“A Fallen Soldier’s Story” was a project inviting every pupil among Papakura’s 23 primary and three secondary schools to focus on just one soldier who died in the Great War and to tell his story 100 years later. This set hundreds of local students on a path to cenotaphs in Papakura, Manurewa, Ardmore, Drury and Clevedon. With the help of Papakura Museum and Sandi Cozens, the museum’s education advisor, each student was invited to tell a chosen soldier’s story in either performing arts, visual arts, literature or in digital form.

“The prizegiving for the best entries saw one of our bigger crowds for a while,” says Papakura RSA secretary/manager Tom Sainsbury.

“But more importantly it showed us that the history of our young people who died or suffered in war is of real interest to our young people today. They want to know and understand how and why these events happened.”

To further that understanding, war will be brought graphically to life on April 18 at a Military Tattoo at Papakura’s Ray Small Park. Papakura has a strong military heritage, with its own military camp established in 1939. Many of its citizens were brought up in and around the camp. The result is that dramatic family stories revolve around military ancestors who fought, suffered, earned medals for outstanding bravery and bore the scars, visible and invisible, of their experiences throughout their lives.

“The Tattoo will show warfare as close as it can get to reality without endangering lives,” says organiser Bob Derwin. “Weapons ranging from huge battery guns to small arms will be operating. Mock battles, warbirds attacked by deafening pom pom guns and the pageantry that always accompanied war will be choreographed throughout the day from 10am to 4pm.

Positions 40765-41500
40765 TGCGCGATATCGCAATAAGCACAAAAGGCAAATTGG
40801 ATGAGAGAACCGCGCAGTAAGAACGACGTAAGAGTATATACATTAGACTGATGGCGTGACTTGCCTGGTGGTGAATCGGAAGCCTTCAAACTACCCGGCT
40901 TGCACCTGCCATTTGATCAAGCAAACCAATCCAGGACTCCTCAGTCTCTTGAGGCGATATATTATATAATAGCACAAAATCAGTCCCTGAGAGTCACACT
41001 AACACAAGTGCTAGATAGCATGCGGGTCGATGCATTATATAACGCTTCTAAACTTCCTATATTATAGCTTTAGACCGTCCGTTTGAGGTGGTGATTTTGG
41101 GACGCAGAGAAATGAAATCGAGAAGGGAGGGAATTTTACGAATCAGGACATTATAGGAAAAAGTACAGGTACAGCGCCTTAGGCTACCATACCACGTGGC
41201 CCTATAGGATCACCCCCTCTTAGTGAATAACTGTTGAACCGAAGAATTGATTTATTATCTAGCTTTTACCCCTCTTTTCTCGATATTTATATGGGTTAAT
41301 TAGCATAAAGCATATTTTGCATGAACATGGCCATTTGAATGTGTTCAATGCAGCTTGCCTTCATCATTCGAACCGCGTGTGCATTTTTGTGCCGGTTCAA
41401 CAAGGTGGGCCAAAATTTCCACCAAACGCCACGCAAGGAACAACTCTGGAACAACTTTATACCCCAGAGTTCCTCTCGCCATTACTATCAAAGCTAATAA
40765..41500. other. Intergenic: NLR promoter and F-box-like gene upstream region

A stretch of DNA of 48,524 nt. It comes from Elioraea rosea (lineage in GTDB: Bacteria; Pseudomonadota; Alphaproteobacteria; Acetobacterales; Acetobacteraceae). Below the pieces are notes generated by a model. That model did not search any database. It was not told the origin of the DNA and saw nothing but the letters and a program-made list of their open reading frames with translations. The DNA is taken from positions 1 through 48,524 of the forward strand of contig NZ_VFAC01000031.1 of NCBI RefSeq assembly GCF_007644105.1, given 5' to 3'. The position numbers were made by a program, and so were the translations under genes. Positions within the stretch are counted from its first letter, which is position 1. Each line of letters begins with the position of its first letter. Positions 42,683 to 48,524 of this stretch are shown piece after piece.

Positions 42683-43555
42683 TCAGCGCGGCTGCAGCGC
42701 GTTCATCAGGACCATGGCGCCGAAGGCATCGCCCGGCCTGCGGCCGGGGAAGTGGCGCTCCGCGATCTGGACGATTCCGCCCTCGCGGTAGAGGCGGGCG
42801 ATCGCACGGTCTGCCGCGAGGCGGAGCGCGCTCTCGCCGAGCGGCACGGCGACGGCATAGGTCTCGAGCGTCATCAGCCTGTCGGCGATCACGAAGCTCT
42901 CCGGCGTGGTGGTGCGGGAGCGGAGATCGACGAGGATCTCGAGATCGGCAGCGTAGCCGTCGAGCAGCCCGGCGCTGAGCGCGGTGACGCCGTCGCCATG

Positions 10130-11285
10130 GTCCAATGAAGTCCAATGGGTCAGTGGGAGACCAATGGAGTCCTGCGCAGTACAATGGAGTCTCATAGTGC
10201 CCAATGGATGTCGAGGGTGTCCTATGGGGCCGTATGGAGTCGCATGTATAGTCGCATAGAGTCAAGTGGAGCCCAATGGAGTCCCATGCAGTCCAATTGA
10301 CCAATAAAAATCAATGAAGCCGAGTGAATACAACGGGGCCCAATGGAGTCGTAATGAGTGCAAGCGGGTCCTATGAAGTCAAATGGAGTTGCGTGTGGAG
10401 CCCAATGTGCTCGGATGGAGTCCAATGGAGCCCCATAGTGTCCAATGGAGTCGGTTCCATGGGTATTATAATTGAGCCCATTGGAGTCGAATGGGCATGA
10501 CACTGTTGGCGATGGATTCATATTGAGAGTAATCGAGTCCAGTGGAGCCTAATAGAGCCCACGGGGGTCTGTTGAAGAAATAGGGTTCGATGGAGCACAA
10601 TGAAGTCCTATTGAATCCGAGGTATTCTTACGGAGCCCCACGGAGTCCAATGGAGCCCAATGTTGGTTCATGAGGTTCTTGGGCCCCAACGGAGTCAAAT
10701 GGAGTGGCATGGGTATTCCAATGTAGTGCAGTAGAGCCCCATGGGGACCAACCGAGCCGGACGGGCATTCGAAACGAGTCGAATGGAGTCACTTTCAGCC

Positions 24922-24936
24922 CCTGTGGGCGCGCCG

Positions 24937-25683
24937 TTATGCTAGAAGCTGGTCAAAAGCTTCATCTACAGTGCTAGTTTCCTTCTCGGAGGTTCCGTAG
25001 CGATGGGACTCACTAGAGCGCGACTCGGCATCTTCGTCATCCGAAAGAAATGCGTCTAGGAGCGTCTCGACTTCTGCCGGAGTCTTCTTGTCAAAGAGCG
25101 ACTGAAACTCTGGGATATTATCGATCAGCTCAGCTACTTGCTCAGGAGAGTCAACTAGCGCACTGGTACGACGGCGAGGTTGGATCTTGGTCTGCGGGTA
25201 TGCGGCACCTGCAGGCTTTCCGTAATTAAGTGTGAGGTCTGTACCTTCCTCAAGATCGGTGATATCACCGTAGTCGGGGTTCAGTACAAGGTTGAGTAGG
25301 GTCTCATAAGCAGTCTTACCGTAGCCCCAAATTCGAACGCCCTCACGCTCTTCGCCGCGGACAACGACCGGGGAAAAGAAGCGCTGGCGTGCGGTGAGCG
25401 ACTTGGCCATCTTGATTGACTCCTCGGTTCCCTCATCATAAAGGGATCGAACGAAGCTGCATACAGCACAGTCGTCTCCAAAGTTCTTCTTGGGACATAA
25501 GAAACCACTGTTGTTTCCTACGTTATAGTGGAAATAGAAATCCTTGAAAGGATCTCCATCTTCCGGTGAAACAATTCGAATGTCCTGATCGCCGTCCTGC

“It will be a spectacular show, featuring re-enactments of battle scenes showing the brutal nature of war and the need to avoid it however we can.”

The intention is to bring to life what previous generations of Papakura citizens confronted and some failed to survive.

“Our community has 33 names on the Papakura cenotaph,” says Bob, himself an army veteran. “This event will commemorate those men, and others who fought and survived the Great War. The Tattoo is among several events we have planned this year to commemorate 100 years since the start of hostilities in 1914.”

In this centenary of the ‘war to end all wars’ - which unfortunately didn’t happen – it’s appropriate to reflect on the words of the poet, Coleridge: “If men could learn from history, what lessons it might teach us!”



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elocal Digital Edition – April 2020 (#229)

elocal Digital Edition
April 2020 (#229)